3 migrants hidden in cars at Spain-Morocco border caught

This handout picture made available by the Spanish Guardia Civil on May 27, 2019 and taken in Melilla, shows a member of the Spanish Guardia Civil checking inside a compartment built behind a car dashboard where an African migrant is squeezed. Three African migrants, including a 15-year-old girl, have been found squeezed inside compartments built behind car dashboards and seats at a border crossing from Morocco into Spain. (AFP)
Updated 27 May 2019

3 migrants hidden in cars at Spain-Morocco border caught

  • Spanish police arrest three drivers, all Moroccan men aged 19-31, on suspicion of human smuggling

MADRID: Three African migrants, including one who is 15, were discovered squeezed inside compartments under car dashboards and behind seats at a border crossing from Morocco to Spain, police said Monday.

Spanish police found a 15-year-old girl and two men aged 20 and 21, Friday morning when they searched three cars at the border between Morocco and the Spanish territory of Melilla, a spokesman for the Guardia Civil police force said.

Two migrants were found crammed inside tiny spaces installed under car dashboards while a third was hidden in a compartment behind the rear seat of one vehicle, a Guardia Civil statement said.

Two of the migrants required medical attention because they showed “symptoms of asphyxia, disorientation and generalized pain in the joints due to horrible way in which they were traveling,” the statement added.

Police arrested the three drivers, all Moroccan men aged 19-31, on suspicion of human smuggling.

Border police also found a 20-year-old migrant on Friday hanging from the undercarriage of a truck at the border crossing.

Spain’s two North African enclaves, Melilla and Ceuta, have the European Union’s only land borders with Africa.

They are often used as entry points into Europe for African migrants, who usually either climb over border fences or try to swim along the coast.

Separately, Pope Francis warned Monday against a rise of intolerance and racism as far-right parties made historic gains in European elections.

“The signs of meanness we see around us heighten our fear of ‘the other,’ the unknown, the marginalized, the foreigner,” he said in a message for the World Day of Migrants and Refugees.

“It is not just about them, but about all of us, and about the present and future of the human family.

“Migrants, especially those who are most vulnerable, help us to read the ‘signs of the times,’” he said.

Nationalist forces from Marine Le Pen in France to Matteo Salvini in Italy and Nigel Farage in Britain boasted significant gains in the EU Parliament elections which wound up on Sunday.

Salvini’s far-right League party did particularly well in Italy in centers seen as migrant “hot spots,” including a town held up by the left as a model of tolerance and integration.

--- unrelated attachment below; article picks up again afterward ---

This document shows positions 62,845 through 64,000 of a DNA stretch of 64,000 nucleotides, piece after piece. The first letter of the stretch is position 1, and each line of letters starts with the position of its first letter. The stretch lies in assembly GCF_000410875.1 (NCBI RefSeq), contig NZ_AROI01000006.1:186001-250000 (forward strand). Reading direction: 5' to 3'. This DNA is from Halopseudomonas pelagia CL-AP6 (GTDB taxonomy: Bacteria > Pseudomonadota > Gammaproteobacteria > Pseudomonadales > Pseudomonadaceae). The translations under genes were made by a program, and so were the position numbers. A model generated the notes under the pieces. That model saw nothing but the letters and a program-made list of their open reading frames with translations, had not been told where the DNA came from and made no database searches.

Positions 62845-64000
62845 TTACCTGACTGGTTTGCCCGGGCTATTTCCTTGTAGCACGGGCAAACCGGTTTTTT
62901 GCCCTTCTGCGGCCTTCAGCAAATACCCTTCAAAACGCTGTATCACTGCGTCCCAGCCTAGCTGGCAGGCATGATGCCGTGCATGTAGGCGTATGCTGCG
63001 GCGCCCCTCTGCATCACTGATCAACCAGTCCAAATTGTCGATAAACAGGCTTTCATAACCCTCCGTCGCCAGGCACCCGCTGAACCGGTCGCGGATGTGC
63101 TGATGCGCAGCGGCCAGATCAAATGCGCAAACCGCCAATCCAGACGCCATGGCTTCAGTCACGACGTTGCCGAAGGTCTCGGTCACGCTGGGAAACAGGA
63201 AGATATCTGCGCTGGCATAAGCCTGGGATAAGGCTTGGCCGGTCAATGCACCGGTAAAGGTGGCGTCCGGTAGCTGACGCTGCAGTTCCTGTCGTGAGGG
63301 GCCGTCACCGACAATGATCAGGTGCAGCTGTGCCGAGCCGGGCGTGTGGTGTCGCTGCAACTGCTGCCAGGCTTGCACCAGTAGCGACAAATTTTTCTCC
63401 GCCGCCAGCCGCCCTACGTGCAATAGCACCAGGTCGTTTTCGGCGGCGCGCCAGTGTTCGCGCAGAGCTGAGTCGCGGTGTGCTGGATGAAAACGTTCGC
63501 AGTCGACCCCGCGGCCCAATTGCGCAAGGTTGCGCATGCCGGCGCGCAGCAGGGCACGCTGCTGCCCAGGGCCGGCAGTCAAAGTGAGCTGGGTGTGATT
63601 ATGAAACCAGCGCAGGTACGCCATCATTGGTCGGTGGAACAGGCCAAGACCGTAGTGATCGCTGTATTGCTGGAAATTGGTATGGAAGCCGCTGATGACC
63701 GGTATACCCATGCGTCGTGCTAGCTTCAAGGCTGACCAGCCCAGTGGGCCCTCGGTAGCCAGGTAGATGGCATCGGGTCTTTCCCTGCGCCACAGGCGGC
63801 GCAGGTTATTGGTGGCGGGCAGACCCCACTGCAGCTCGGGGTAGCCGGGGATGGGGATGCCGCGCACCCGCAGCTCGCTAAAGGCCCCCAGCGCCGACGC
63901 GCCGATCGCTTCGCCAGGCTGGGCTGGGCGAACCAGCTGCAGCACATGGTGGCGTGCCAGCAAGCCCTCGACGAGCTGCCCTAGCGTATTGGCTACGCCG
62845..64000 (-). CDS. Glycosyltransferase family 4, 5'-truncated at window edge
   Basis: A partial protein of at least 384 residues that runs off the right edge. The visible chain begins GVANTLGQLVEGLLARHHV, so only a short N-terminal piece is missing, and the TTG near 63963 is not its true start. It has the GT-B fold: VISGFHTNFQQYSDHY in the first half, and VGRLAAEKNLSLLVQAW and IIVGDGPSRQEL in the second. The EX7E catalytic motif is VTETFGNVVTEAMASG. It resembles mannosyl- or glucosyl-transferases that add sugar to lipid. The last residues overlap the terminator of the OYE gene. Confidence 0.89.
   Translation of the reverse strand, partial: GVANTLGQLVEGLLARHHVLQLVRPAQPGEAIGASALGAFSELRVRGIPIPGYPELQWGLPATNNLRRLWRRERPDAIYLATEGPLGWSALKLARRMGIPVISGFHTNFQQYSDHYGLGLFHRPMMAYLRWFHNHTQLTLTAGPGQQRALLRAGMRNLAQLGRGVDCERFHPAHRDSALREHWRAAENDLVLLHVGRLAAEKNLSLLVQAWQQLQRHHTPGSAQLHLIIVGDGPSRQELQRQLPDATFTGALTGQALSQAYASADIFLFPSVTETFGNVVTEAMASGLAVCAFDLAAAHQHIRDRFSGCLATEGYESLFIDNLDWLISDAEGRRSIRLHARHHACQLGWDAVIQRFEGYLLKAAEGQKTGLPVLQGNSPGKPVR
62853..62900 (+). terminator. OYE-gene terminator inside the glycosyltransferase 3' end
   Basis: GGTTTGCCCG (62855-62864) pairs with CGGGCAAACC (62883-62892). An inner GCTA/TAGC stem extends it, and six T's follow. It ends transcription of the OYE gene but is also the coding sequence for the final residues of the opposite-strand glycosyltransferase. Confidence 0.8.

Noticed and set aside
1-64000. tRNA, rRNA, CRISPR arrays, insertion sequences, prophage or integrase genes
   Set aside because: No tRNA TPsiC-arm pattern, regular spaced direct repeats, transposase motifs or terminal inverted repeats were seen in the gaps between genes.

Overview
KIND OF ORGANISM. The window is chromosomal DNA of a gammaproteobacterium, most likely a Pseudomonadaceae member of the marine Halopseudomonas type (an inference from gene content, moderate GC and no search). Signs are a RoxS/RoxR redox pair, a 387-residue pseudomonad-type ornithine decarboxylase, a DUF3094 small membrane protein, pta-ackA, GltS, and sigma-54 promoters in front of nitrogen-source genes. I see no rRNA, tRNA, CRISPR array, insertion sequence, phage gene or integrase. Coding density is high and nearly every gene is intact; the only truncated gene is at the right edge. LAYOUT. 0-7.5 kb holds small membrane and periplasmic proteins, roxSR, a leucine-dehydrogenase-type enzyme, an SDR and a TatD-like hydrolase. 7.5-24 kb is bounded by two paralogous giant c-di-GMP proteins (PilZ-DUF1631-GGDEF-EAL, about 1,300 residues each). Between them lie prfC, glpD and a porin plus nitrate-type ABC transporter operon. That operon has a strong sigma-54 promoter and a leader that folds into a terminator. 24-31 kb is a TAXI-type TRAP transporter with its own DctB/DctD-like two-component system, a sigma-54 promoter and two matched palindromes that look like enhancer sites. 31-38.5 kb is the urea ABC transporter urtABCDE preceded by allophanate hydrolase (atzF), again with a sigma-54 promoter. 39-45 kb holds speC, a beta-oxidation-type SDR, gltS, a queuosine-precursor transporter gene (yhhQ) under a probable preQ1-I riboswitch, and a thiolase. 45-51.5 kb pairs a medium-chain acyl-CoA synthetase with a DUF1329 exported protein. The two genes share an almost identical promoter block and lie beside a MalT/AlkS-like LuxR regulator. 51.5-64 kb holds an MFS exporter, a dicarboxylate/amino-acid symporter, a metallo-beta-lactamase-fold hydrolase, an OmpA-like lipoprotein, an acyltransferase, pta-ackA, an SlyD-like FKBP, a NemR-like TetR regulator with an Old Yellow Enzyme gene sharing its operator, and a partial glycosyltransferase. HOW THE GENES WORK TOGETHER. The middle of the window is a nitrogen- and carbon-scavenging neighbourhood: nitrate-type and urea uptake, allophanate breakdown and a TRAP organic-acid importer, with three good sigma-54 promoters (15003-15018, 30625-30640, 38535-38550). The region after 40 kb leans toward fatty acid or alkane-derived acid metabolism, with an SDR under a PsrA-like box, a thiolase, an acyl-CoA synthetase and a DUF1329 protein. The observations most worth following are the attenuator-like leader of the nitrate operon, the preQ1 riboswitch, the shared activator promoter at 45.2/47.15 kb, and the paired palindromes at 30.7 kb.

Francis acknowledged the “fear” in many societies toward migrants and refugees arriving in search of protection or a better future.


Hong Kong leader Carrie Lam rules out protest concessions ahead of Beijing visit

Updated 19 min 4 sec ago

Hong Kong leader Carrie Lam rules out protest concessions ahead of Beijing visit

  • In a rare lull in police-protester clashes, around 800,000 people marched peacefully through the city’s streets Sunday
  • ‘How can we completely ignore the rule of law just to fulfill the demands’

HONG KONG: Hong Kong leader Carrie Lam on Tuesday ruled out further concessions to the city’s pro-democracy movement ahead of her weekend visit to Beijing, despite a landslide election defeat for the government and a peaceful mass march.
The movement, which marked its six-month anniversary on Monday, was initially sparked by a now-abandoned attempt to allow extraditions to mainland China but has since morphed into a popular revolt against Beijing’s rule.
In a rare lull in police-protester clashes, around 800,000 people marched peacefully through the city’s streets Sunday, urging the government to respond to their five demands — which include an independent inquiry into the police, an amnesty for those arrested, and fully free elections.
An end to violence is something the city’s pro-Beijing leadership has insisted must be a precursor to meaningful dialogue — but in her weekly press conference on Tuesday, Lam refused to accept protesters’ demands further to the extradition bill’s withdrawal.
“If a particular demand requires us to deviate from the law... I could not agree to accept those demands simply for the purpose of reaching people’s aspirations.”
Lam argued that an amnesty for those arrested — more than 6,000 people since June, 40 percent of them students — would violate the spirit of the rule of law.
“How can we completely ignore the rule of law just to fulfill the demands ... So we have no way to make the response, but we are still willing to examine the social problems reflected by this incident in hope of relieving residents’ grievance,” she added.
Lam said would give a “full account” of what has happened in the city when she goes to Beijing on Saturday for her regular duty visit, which typically involves a meeting with President Xi Jinping.
In late November, the city’s pro-democracy camp won a landslide victory in local elections, which critics described as a referendum for the movement, but Lam and her government remained unrattled.
The movement has upended the semi-autonomous Chinese hub’s reputation for stability and blanketed its streets with unprecedented scenes of political violence.
Despite a lull in clashes in the past two weeks, tension bubbled under the surface as police defused two improvised mail bombs discovered near a school and seized firearms including a pistol during overnight raids.